This Walrus Took A Nap In The Arctic, Awoke In Ireland And Then Visited Wales

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This Walrus Took A Nap In The Arctic, Awoke In Ireland And Then Visited Wales

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Walruses are common in the North Atlantic: about 20,000 are thought to live in and around Alaska and the Russian north-east but are very uncommon off the coast of Britain. So when five-year-old Muireann Houlihan pointed out a large creature in the sea off Valentia Island, County Kerry in Ireland, her father, Kevin can be forgiven for not realizing what it was.

 “I thought it was a seal at first, and then we saw the tusks,” Houlihan said. “He kind of jumped up on the rocks. He was massive. He was about the size of a bull or a cow, pretty similar in size; he’s big, big.”

There is a record of a walrus spotted off Ireland in 1897 and a couple of other sightings in the 1980s but it is extremely rare for these Arctic-water animals to come so far south.

Footage via Seanie Murphy

Walruses eat shellfish (they can consume up to 2,000 clams a day), then climb up onto a beach, rocks or an iceberg for a nap. This one presumably had an extremely long lunch, fell asleep on a floating iceberg and woke up off the coast of Ireland.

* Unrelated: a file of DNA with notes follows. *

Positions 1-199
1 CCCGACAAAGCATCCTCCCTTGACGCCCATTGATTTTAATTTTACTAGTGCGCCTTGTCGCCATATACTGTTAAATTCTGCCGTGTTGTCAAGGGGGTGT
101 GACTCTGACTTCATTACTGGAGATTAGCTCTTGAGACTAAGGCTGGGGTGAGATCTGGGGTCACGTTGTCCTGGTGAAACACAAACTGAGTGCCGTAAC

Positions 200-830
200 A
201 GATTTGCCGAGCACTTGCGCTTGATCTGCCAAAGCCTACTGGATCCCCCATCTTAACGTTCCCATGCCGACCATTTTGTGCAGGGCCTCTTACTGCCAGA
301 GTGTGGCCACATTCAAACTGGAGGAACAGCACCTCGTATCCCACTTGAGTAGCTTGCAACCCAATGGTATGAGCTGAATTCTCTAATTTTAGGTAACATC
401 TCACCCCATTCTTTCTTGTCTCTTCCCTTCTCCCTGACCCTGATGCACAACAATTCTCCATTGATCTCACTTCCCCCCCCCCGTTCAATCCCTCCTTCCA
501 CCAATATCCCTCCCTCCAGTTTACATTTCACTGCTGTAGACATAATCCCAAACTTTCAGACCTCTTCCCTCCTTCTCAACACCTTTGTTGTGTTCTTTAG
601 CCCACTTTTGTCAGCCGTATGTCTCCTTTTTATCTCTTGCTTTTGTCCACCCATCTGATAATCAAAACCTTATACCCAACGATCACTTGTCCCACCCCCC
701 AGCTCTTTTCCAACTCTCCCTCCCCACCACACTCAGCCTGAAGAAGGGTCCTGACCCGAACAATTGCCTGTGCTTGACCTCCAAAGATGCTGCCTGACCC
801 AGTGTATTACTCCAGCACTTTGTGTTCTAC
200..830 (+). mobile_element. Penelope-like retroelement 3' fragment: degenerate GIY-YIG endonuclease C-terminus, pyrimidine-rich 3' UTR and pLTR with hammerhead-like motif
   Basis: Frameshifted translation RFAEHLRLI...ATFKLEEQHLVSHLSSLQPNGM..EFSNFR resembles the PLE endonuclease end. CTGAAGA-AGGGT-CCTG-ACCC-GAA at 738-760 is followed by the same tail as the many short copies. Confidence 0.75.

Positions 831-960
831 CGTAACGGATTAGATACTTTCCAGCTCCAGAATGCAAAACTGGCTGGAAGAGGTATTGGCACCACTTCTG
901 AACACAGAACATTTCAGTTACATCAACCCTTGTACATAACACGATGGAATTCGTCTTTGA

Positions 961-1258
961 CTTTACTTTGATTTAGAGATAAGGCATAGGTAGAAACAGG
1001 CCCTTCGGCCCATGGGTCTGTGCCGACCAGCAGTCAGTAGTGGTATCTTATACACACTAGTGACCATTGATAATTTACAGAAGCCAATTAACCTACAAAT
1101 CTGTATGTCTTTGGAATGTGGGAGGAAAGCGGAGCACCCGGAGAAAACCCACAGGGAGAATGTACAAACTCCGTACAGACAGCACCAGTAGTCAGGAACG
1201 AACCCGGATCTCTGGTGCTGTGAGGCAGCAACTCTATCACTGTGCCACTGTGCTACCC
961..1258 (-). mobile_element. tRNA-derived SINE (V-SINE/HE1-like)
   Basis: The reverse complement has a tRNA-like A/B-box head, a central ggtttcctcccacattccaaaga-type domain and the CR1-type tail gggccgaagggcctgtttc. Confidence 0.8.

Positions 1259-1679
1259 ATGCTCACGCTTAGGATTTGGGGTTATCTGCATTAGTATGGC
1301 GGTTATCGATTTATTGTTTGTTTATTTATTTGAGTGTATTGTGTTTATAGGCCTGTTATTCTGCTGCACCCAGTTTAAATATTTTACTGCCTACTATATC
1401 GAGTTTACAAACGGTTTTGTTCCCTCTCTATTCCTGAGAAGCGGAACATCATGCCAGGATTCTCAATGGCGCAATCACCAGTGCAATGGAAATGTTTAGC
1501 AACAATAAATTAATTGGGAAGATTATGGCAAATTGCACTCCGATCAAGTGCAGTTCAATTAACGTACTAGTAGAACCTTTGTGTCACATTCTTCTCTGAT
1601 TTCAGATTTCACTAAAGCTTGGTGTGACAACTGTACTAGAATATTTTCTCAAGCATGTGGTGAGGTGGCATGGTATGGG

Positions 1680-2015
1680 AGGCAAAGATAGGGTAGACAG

“He could also be island-hopping and went to Iceland and on to Shetland, but that’s unlikely,” said Kevin Flannery, a marine biologist with Dingle Oceanworld Aquarium.

“I’d say he came in out of the Atlantic. After travelling thousands of miles, the walrus is likely exhausted and hungry,” he added.

“Hopefully, he’ll get a few scallops around Valentia. If he regains his strength, hopefully, he’ll make his way back up to the Arctic.”

So was the walrus happy to see Kevin and his daughter after his long, lonely voyage?

Houlihan said the sleepy walrus gave him and his daughter “a bit of a show” when they spotted it. “It’s brilliant. He was sitting on the rock now, kind of posing; at one stage there, he threw up a fin, and it looked like he was giving us all the birdie,” he said.

Now, the same mammal that washed up on the rocks at Valentia Island in County Kerry was spotted in Wales a week ago.

Via Cater Clips. On-screen credit, Drew Buckley

Animal rescue officer Ellie West, who was at the scene, said the animal was likely resting and did not seem to be sick or injured. It is not known why the walrus ended up in Wales after being found in Irelan.

Maybe he just wasn’t into Guinness.

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